Saucerful Of Syd
Author: Bruce Jenkins Date Posted:24 April 2019
The debut album by Pink Floyd was a teacup full to the brim with whimsy and swirling acid drenched psychedelia, courtesy of founding member Syd Barrett. The sad tale of Syd’s decline is well known yet remains poignant; how he simply stopped playing during concerts, becoming unreliable in both engagements and relationships. The pressure to produce a second album would not have helped Syd’s mental state.
Eventually, an announcement was made to the press (6th April 1968) that Barrett and Pink Floyd had parted company, the new chum being fellow Cambridge musician David Gilmore. Sometimes Syd would come to gigs to stand at the front staring fixedly at his replacement.
By the time Pink Floyd’s second album was released in June 1968, there was only a sip of Syd left. Yet he does have a presence on the album that would eventually be named A Saucerful of Secrets. The band ceded the last word to their crazy diamond on the LP’s final track, “Jugband Blues”. Given the back story, it was (and remains) a haunting close.
It’s awfully considerate of you to think of me here
And I’m much obliged to you for making it clear
That I’m not here.
Back at the beginning of side one, A Saucerful of Secrets opens with Roger Waters “Let there be more light”. A spacey, churning instrumental beginning morphs into a psychedelic sixties sound that certainly captures the essence of the band at the time; ethereal, somewhat ominous, teetering on the edge of formlessness.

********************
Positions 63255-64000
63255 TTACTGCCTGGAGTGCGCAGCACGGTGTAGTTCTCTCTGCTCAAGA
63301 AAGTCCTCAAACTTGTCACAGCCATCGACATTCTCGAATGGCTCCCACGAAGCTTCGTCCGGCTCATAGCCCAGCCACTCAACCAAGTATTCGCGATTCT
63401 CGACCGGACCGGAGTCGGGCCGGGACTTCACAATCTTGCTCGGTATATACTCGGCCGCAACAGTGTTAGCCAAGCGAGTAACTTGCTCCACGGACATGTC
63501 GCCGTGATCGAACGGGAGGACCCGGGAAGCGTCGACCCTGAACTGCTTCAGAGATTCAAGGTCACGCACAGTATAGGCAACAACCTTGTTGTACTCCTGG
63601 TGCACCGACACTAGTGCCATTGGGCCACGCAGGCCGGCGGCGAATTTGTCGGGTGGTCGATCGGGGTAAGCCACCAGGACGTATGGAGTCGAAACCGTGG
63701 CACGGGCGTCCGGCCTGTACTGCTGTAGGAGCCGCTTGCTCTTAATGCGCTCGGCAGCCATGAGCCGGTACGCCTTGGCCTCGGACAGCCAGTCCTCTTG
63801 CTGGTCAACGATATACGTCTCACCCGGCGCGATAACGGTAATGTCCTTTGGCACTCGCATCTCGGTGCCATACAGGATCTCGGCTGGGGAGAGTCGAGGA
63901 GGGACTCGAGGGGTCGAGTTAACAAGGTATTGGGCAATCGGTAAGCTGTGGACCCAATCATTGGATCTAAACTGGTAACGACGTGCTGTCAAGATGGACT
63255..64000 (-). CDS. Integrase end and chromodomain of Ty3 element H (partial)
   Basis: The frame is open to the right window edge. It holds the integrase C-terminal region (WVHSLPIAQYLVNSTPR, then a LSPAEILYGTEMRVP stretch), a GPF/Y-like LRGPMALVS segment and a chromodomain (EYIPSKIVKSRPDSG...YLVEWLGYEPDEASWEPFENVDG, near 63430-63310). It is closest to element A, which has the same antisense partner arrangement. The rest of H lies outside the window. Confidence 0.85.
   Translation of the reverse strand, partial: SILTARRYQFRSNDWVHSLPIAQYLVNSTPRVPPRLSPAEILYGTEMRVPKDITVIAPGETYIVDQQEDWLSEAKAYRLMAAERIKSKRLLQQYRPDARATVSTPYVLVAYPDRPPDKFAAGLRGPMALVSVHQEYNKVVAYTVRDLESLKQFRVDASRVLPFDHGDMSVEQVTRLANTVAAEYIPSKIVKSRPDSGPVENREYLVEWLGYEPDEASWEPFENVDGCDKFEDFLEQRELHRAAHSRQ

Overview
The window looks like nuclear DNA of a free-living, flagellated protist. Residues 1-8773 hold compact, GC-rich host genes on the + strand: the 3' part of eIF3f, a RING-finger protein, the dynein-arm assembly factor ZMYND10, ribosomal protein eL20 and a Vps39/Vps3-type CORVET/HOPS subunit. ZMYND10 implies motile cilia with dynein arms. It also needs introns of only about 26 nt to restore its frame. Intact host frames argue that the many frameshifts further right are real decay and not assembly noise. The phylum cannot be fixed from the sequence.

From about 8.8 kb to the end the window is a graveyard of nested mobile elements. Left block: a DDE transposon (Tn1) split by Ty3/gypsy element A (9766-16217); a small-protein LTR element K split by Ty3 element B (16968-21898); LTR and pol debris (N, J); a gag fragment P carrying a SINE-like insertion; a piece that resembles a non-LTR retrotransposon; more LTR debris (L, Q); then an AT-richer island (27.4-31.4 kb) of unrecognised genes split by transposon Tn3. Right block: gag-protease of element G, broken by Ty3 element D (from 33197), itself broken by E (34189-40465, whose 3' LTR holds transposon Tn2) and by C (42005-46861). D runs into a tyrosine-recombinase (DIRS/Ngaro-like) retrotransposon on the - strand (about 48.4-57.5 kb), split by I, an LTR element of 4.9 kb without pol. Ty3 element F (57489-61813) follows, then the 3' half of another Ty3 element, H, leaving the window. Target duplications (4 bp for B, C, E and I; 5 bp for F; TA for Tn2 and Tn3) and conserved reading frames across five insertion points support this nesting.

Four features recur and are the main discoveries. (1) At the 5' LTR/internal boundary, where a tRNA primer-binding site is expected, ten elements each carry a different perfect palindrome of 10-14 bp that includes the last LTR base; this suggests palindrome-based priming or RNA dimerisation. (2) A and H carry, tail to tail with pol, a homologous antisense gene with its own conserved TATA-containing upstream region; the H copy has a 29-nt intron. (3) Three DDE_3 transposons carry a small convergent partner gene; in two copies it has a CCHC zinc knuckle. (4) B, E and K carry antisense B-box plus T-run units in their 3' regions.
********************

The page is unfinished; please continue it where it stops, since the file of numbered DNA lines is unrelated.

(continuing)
“Remember a day” is a Richard Wright song that he does not remember with kindness. “I cringe at some of my songs,” he said of this one. But that’s a little harsh. Anyone who is a fan of the rather wonderful psychedelic Stones album of the previous year (the song “Dandelion”, in particular) will enjoy “Remember a day”.
If Floyd fans single out A Saucerful of Secrets for anything, it’s the long, exploratory songs: “Set the controls for the heart of the sun” and the title track. The first of these was played regularly and lengthily in concert, while “A saucerful of secrets” was assembled in the studio—an important development for a band who would become more and more studio-orientated in the following decade. The chord progression of the final section remains quite moving.
Elsewhere, Waters obsession with war and the military finds its first expression in the music hall pastiche “Corporal Clegg” with its daft kazoo break and knees-up finale, while Wright’s other contribution, “See Saw” is a pleasant trifle.
The songwriting scoreboard shows the following results:
Plus, of course, the title track: credited to Waters/Wright/Mason/Gilmore. Just a thimbleful of Gilmore, really.
Now we are back to “Jugband blues” again, closing out an album that is transitional yet interesting. The mono mix released for RSD 2019 is a lovely entry point to this, the first offering of the ‘classic’ quartet. As to what is a dream and what, exactly, is a joke, in the end each listener must decide.
© Bruce Jenkins 2019